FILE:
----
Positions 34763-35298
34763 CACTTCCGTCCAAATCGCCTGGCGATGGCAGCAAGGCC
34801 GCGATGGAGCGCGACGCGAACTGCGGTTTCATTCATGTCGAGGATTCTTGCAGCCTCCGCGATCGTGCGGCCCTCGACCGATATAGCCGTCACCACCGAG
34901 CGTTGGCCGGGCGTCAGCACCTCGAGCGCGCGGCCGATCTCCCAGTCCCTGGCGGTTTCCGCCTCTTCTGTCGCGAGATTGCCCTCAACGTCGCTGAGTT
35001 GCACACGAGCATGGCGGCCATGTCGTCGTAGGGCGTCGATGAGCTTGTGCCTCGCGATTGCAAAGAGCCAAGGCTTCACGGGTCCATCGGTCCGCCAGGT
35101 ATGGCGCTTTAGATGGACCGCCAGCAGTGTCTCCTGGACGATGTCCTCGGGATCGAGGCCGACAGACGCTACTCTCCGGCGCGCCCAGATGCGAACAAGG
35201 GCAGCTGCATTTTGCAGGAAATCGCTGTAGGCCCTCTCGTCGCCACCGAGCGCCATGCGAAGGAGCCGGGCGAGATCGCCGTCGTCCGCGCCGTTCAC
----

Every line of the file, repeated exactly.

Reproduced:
Positions 34763-35298
34763 CACTTCCGTCCAAATCGCCTGGCGATGGCAGCAAGGCC
34801 GCGATGGAGCGCGACGCGAACTGCGGTTTCATTCATGTCGAGGATTCTTGCAGCCTCCGCGATCGTGCGGCCCTCGACCGATATAGCCGTCACCACCGAG
34901 CGTTGGCCGGGCGTCAGCACCTCGAGCGCGCGGCCGATCTCCCAGTCCCTGGCGGTTTCCGCCTCTTCTGTCGCGAGATTGCCCTCAACGTCGCTGAGTT
35001 GCACACGAGCATGGCGGCCATGTCGTCGTAGGGCGTCGATGAGCTTGTGCCTCGCGATTGCAAAGAGCCAAGGCTTCACGGGTCCATCGGTCCGCCAGGT
35101 ATGGCGCTTTAGATGGACCGCCAGCAGTGTCTCCTGGACGATGTCCTCGGGATCGAGGCCGACAGACGCTACTCTCCGGCGCGCCCAGATGCGAACAAGG
35201 GCAGCTGCATTTTGCAGGAAATCGCTGTAGGCCCTCTCGTCGCCACCGAGCGCCATGCGAAGGAGCCGGGCGAGATCGCCGTCGTCCGCGCCGTTCAC